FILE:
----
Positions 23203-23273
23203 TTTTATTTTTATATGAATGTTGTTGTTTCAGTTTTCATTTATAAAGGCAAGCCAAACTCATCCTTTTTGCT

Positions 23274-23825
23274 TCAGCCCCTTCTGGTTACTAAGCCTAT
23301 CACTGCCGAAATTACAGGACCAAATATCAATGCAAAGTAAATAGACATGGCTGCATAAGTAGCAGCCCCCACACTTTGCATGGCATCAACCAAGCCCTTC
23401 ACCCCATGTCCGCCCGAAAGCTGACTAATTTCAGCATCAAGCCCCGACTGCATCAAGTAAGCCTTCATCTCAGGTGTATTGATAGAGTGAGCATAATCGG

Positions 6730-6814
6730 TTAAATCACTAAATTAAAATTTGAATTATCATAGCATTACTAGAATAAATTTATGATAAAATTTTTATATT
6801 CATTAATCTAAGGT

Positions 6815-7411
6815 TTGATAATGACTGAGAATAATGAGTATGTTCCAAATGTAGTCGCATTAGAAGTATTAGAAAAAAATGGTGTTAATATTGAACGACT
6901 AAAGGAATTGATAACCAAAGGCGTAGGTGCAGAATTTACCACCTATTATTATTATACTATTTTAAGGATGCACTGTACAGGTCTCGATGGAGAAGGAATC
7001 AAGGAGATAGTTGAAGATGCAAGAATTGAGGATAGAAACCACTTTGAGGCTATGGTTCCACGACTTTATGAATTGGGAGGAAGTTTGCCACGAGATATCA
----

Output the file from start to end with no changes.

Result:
Positions 23203-23273
23203 TTTTATTTTTATATGAATGTTGTTGTTTCAGTTTTCATTTATAAAGGCAAGCCAAACTCATCCTTTTTGCT

Positions 23274-23825
23274 TCAGCCCCTTCTGGTTACTAAGCCTAT
23301 CACTGCCGAAATTACAGGACCAAATATCAATGCAAAGTAAATAGACATGGCTGCATAAGTAGCAGCCCCCACACTTTGCATGGCATCAACCAAGCCCTTC
23401 ACCCCATGTCCGCCCGAAAGCTGACTAATTTCAGCATCAAGCCCCGACTGCATCAAGTAAGCCTTCATCTCAGGTGTATTGATAGAGTGAGCATAATCGG

Positions 6730-6814
6730 TTAAATCACTAAATTAAAATTTGAATTATCATAGCATTACTAGAATAAATTTATGATAAAATTTTTATATT
6801 CATTAATCTAAGGT

Positions 6815-7411
6815 TTGATAATGACTGAGAATAATGAGTATGTTCCAAATGTAGTCGCATTAGAAGTATTAGAAAAAAATGGTGTTAATATTGAACGACT
6901 AAAGGAATTGATAACCAAAGGCGTAGGTGCAGAATTTACCACCTATTATTATTATACTATTTTAAGGATGCACTGTACAGGTCTCGATGGAGAAGGAATC
7001 AAGGAGATAGTTGAAGATGCAAGAATTGAGGATAGAAACCACTTTGAGGCTATGGTTCCACGACTTTATGAATTGGGAGGAAGTTTGCCACGAGATATCA